|Heavyweight (Per 10/13)|
|1.||Semmy Schilt (?)|
|7.||Mirko Cro Cop|
|Light HW (per 10/13)|
|Middleweight (per 11/25)|
|Welterweight (per 10/13)|
|70kg (Per 11/25)|
|2.||Robin van Roosmalen|
|65kg (per 10/6)|
Yuichiro "Jienotsu" Nagashima has for the past few years been hands down the most colorful fighter to step into a K-1 ring, largely due to his affinity for cosplaying. He has insisted in the past that it is not cross-dressing, although he might choose to dress as female characters, but simple costume play, known as cosplaying in Japan. His cosplaying has spilled over into the ring for him as he enters the ring fully dressed up before stripping down to his fight gear and has garnered him international attention.
National Geographic Channel ran a program about cosplaying earlier this week and a whole feature portion of the show was based upon Jienotsu himself and the reasons behind why he cosplays and the ridicule he receives for it. It is somewhat sad that a professional fighter like Nagashima has to declare to the world that he is not a homosexual and doesn't do things because it is a fetish for him, it is simply something he likes to do. While there is no way that I could ever see myself or one of my friends participating in cosplay or anything like it, it is brave of Nagashima to talk to the world about something he loves to do and is often misunderstood.
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Here is a photo of UFC's Stefan Struve sparring with K-1 and It's Showtime fighter Daniel Ghita. Our friends AFAV are following Struve, documenting his training for his next UFC fight at UFC 130 against Travis Browne. Ghita is also preparing for a fight against Anderson "Braddock" Silva at It's Showtime Lyon on May 14. [source]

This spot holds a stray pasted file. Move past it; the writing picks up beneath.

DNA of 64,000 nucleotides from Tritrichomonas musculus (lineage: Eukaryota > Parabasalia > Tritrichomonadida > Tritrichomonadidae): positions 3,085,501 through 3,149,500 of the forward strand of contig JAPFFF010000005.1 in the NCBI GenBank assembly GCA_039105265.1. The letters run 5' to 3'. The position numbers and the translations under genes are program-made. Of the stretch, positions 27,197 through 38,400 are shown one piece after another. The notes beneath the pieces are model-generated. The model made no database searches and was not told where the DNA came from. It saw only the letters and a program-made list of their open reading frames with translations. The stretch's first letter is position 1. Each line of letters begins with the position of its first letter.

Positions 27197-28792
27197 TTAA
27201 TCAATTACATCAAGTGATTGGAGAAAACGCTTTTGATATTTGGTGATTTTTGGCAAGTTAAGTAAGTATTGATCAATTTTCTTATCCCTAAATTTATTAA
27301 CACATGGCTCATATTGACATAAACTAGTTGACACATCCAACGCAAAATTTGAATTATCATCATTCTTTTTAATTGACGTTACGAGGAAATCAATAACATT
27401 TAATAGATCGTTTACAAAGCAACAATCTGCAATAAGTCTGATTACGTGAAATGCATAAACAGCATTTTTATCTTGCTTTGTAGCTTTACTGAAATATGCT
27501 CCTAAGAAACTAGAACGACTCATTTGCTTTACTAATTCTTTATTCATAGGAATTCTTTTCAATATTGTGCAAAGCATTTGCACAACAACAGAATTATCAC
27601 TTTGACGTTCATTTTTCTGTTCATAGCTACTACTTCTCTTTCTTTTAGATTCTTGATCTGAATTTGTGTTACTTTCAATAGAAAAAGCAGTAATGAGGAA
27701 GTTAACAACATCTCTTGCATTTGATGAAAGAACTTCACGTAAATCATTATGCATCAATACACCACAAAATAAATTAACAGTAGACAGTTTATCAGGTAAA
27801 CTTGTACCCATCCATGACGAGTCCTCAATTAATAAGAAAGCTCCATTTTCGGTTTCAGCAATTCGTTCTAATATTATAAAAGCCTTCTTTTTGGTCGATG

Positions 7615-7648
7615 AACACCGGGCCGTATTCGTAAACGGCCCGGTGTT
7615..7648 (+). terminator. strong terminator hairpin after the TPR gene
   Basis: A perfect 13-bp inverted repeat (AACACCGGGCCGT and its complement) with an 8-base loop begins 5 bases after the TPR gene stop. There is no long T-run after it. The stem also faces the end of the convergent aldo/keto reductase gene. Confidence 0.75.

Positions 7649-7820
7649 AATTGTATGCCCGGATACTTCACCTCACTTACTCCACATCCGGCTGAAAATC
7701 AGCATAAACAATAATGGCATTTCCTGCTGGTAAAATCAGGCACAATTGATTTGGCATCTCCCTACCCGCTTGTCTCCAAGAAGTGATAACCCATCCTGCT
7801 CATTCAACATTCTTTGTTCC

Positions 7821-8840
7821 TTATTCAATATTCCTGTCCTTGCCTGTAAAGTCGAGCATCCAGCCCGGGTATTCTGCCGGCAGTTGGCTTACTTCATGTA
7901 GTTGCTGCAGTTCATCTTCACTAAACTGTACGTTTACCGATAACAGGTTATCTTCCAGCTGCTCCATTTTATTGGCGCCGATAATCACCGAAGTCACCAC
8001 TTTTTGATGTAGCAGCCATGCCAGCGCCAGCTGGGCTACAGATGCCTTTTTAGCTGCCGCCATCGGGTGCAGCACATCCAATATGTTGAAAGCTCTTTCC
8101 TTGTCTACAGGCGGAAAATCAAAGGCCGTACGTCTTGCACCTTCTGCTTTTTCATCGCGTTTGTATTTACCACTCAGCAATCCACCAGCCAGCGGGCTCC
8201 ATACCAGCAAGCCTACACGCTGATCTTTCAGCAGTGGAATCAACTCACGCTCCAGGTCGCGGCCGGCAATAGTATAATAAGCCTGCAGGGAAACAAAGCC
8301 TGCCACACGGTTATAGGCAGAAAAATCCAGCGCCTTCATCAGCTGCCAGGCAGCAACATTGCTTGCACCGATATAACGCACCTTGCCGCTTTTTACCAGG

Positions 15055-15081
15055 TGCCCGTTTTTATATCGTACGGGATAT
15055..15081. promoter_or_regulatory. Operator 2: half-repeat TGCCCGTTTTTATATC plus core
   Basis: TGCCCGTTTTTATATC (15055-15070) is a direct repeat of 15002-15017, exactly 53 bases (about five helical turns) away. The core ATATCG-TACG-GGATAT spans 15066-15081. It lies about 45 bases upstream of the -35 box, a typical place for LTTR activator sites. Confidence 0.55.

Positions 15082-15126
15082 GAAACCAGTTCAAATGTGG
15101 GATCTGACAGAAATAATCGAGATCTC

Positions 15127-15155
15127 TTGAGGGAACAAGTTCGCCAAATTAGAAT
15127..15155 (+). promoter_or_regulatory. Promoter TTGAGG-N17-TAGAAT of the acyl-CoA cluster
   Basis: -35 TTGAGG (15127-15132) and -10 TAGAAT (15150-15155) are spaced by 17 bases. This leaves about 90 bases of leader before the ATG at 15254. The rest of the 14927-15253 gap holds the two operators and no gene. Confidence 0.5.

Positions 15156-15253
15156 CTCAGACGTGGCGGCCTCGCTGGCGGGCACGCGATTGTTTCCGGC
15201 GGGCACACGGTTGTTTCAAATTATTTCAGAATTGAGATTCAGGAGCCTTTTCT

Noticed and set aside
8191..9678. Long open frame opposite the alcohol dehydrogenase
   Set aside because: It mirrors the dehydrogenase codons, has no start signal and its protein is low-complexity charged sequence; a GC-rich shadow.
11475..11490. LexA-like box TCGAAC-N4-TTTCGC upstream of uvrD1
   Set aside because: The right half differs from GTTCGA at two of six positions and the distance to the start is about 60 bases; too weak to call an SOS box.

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Over the past week we've taken a look at some of the fights from Badr Hari's 2009, the year after his meltdown in the K-1 World Grand Prix Finals against Remy Bonjasky and his loss to Alistair Overeem at Dynamite!! in K-1 rules. 2009 was Badr Hari's year for redemption, where he looked to avenge past losses and finally capture the K-1 World Grand Prix Title. He was poised to take over the world at this stage.
Entering into the Semi-Finals of the tournament, Badr Hari had already made short work of Ruslan Karaev in the Quarterfinals earlier that night. He was walking into a big rematch for himself, and a bout that a lot was on the line for Badr himself as well as the K-1 world. At the time, Alistair Overeem was billed as a MMA fighter "invading" K-1 for storyline purposes. His interviews were following the same narrative; he was a MMA fighter and he would prove that MMA was stronger than K-1. For Badr Hari, he was embarrassed in 2008 against Overeem after shaming himself by getting disqualified in a fight that he could have still won.
The Badr Hari that entered the ring against Overeem was a determined fighter, with his eyes not on revenge but on winning the K-1 World Grand Prix. The often-emotional "Bad Boy" was composed during this fight, taking on Overeem's great timing and clinch work with aggression and technical combinations. The fight opens up with Overeem's trademark at the time; clinching and sweeping Badr onto his back. A move like that would score him points in Muay Thai competition or be a takedown in MMA, but in K-1 rules it is just an annoyance. He used this technique throughout 2009 to frustrate his opponents and prevent them from getting their rhythm.